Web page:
Bnay Qyāmā and Bnāt Qyāmā also known as “Children of the Covenant” Warner, Jonathan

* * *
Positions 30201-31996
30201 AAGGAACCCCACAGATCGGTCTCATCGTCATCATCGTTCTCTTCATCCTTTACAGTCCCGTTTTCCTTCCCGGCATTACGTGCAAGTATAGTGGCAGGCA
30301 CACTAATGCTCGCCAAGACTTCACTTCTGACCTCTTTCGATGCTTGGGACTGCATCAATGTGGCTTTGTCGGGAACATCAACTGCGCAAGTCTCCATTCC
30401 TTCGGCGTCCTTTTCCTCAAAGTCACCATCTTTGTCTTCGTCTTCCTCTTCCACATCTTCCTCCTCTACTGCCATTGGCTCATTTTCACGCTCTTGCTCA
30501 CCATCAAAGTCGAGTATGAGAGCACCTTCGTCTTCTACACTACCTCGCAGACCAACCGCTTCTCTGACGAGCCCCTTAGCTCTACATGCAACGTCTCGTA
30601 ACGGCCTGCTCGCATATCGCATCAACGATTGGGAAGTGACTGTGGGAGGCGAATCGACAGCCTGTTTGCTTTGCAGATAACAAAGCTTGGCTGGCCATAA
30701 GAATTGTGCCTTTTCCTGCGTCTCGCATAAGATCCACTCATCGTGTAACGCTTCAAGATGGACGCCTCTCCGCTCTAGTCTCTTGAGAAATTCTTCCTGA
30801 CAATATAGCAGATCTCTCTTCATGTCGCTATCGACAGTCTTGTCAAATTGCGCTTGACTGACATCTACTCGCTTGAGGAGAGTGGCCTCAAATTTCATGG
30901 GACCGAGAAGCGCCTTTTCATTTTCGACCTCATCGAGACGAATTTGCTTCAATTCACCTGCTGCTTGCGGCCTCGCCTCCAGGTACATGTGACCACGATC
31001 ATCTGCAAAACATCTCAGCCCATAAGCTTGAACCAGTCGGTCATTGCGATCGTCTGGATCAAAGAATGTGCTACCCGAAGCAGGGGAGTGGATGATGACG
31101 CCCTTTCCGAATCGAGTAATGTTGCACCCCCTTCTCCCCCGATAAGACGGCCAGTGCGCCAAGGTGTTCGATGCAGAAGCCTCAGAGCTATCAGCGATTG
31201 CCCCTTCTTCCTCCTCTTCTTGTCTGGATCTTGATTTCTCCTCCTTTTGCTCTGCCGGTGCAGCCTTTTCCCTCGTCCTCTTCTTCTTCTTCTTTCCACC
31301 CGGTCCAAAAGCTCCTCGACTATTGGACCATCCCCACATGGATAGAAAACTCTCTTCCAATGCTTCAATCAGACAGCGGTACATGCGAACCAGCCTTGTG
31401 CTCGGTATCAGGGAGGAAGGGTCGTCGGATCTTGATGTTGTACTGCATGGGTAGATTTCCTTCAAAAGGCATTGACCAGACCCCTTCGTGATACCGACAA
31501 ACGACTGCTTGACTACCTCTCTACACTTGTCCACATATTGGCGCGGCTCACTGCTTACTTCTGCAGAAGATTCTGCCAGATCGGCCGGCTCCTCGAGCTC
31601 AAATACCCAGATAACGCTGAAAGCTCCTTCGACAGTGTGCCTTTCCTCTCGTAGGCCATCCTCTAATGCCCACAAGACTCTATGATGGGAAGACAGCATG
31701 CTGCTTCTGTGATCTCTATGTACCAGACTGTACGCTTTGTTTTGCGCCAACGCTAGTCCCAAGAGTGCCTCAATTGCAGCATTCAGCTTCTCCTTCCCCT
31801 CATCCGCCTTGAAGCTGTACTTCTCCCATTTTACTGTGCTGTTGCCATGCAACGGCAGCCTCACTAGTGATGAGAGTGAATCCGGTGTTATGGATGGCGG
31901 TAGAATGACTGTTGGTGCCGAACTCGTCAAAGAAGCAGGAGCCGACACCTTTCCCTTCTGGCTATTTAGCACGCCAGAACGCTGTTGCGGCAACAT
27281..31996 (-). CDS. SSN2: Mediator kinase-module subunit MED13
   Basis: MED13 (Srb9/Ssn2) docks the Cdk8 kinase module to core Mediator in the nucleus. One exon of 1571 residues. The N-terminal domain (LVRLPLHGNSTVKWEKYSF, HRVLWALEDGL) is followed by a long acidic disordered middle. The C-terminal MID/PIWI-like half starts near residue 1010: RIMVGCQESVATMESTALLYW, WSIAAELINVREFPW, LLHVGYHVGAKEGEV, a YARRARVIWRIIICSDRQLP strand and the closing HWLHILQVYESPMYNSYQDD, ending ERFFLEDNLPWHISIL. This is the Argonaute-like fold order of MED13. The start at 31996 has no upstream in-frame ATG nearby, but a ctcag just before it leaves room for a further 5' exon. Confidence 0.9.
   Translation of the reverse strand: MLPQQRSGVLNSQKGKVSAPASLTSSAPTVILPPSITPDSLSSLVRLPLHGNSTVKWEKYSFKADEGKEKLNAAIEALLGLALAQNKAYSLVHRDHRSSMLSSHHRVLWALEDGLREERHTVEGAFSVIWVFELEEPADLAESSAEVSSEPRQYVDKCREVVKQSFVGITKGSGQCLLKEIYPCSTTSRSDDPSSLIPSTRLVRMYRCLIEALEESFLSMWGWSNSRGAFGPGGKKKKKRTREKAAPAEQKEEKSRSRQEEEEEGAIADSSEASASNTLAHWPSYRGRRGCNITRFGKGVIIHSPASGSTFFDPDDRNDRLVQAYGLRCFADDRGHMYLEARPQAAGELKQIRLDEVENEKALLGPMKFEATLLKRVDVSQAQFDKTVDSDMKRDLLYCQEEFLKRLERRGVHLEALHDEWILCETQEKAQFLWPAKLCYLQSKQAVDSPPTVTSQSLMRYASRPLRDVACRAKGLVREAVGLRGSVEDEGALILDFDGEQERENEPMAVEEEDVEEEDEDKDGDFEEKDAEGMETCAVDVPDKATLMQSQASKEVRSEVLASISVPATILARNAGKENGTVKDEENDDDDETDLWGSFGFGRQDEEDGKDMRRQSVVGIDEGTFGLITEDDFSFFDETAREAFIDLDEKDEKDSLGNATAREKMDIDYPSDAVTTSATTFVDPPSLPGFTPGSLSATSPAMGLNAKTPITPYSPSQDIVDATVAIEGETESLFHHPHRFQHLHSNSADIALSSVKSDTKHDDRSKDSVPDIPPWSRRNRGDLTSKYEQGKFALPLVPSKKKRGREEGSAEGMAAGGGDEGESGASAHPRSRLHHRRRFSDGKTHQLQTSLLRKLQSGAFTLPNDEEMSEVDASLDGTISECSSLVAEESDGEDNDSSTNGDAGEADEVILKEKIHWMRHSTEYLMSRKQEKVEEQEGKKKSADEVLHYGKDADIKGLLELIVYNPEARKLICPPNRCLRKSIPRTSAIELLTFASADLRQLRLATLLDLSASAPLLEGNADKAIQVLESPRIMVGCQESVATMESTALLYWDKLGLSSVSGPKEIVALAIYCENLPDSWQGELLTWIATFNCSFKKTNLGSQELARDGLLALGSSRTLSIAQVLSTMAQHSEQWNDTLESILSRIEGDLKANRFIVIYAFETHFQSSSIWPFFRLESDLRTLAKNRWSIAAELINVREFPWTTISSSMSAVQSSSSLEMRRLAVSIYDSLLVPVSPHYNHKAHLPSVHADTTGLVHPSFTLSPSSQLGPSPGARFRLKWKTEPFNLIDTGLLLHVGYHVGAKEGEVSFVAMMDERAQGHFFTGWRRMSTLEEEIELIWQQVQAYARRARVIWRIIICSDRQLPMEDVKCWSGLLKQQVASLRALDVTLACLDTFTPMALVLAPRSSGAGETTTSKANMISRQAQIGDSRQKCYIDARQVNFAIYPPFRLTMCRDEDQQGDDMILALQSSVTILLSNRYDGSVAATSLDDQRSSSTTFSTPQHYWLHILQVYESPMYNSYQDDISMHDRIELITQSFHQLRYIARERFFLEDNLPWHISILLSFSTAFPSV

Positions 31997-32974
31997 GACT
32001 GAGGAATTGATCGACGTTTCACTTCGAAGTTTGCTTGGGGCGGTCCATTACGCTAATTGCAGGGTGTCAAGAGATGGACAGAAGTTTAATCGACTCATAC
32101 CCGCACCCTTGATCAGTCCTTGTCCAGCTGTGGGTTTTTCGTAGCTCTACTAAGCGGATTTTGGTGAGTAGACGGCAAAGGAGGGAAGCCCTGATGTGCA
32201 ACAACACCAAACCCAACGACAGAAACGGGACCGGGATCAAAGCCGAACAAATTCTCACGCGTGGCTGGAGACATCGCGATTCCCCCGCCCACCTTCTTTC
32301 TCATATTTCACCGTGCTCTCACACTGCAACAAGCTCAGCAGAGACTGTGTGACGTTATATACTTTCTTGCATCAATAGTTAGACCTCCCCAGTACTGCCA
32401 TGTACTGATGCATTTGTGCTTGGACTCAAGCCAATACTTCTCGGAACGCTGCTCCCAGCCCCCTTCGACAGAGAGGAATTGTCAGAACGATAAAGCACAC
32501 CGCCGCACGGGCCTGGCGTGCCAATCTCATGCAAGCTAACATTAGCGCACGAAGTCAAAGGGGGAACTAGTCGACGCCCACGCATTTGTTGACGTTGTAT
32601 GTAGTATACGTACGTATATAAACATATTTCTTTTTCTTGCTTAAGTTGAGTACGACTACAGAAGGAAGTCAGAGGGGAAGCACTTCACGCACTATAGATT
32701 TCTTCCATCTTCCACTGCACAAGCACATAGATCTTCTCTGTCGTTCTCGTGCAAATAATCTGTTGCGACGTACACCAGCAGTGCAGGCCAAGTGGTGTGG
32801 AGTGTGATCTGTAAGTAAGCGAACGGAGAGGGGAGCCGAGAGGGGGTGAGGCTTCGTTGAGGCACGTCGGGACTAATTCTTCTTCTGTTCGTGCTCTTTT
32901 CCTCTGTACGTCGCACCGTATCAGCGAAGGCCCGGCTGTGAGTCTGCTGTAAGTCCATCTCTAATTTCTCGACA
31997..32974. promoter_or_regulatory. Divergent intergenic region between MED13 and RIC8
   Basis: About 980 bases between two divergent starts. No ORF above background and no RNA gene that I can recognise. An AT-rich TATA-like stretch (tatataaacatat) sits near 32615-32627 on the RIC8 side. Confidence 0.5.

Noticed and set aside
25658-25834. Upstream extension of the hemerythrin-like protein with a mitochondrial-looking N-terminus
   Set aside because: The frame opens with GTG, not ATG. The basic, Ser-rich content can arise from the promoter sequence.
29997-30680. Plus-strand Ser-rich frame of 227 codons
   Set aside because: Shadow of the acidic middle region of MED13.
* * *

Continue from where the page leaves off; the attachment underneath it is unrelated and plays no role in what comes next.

The Bnay Qyāmā and Bnāt Qyāmā ("Sons of the Covenant" and "Daughters of the Covenant" respectively) were Syriac Christian ascetics first attested in the fourth century CE. These individuals, sworn to an ascetic and celibate life, served public and liturgical functions within Syriac churches and communities. Evidence of their activities survives in remarks in a variety of religious treatises and hagiographical texts as well as rules promulgated by religious leaders. This article summarizes the known origins, social significance, and ecclesiastical functions of the bnay/bnāt qyāmā. The precise social and linguistic origins of the designation are debated. The noun often translated “covenant” (qyāmā) derives from the root qwm (“to stand”), and it has a wide range of meanings, including status, station, oath, and contract. Robert Murray has suggested an origin for the term in baptismal rites, where the catechumen took a proverbial “stand” and rose from the waters (Murray 1974/5). According to another view, the related noun for “resurrection” (qyāmtā) may have played a role in this use of bnay qyāmā (cf. Luke 20:36). Finally, M.R. Macina has argued that the term related to Greek kanon and tentatively proposed that the bnay qyāmā – “members of the [church] institution” – were more integrated into the clerical hierarchy (Macina 1999). If we are to believe fourth and fifth-century martyr narratives which claim that children of the covenant were targeted in the persecutions of Diocletian and Shapur II, “covenanters” probably existed as pre-monastic ascetic movement in the third century (Harvey 2005, 126). The most important early source is Aphrahat’s sixth demonstration which dates to around 336/7 and describes the renunciatory ideal of the bnay qyāmā. His text, replete with military and athletic imagery, exhorts the children of the covenant to reject the refinements and attachments of the world and instead embrace a spiritual marriage with Christ. Aside from passing references to the group in hagiographies and church histories, most of our knowledge of the bnay/bnāt qyāmā derives from lists of canons, most notably the rules attributed to Rabbula, bishop of Edessa in 411-32 (see Phenix and Horn 2017), but also in canons attributed to Maruta of Maipherqat in the fifth-century and John of Tella in the sixth-century (see Vööbus 1975 and 1982). These rules prescribe communal and celibate living, either with ones family or with fellow children of the covenant (of the same sex). It can be inferred that vows of poverty were not required based on their prohibition from usury and exemption from collections from priests. Clothing was to be uniform and modest, and outside business and legal entanglements were not allowed. Prayer and fasting were their primary responsibilities, but they also cared for church administration, the staffing of hospitals, and the care of the poor. One feature of the “covenanters” which distinguishes them from later monastic communities in the west was their central role in public liturgical singing. The bnāt qyāmā were particularly unique in this regard (on which, see Harvey 2005). The fifteenth canon of the synod of Phrygian Laodicea restricted singing in church to these women. According to Jacob of Sarug, Ephrem the Syrian (late 4th c.) established a choir of women to sing his hymns. In this role, they embodied and taught the eschatological and soteriological ideals of the wider religious community. By the medieval period the bnay/bnāt qyāmā had declined in importance. On the one hand, the bnāt qyāmā became assimilated with deaconesses and nuns. On the other hand, bnay qyāmā were eclipsed by both clerics within the ecclesiastic hierarchy and cenobitic monks. Aside from a smattering of literary references, the bnay/bnāt qyāmā had largely disappeared by the tenth century. The geographic extent of the bnay/bnāt qyāmā was much broader than the region marked here, namely the Roman province of Osroene in the fifth century, which was chosen both for the sake of simplicity and due to the importance of Edessa as a cultural and religious center. Syriac Christianity and the institution of the bnay/bnāt qyāmā certainly extended into other provinces of the Roman empire and the Persian empire to the east.
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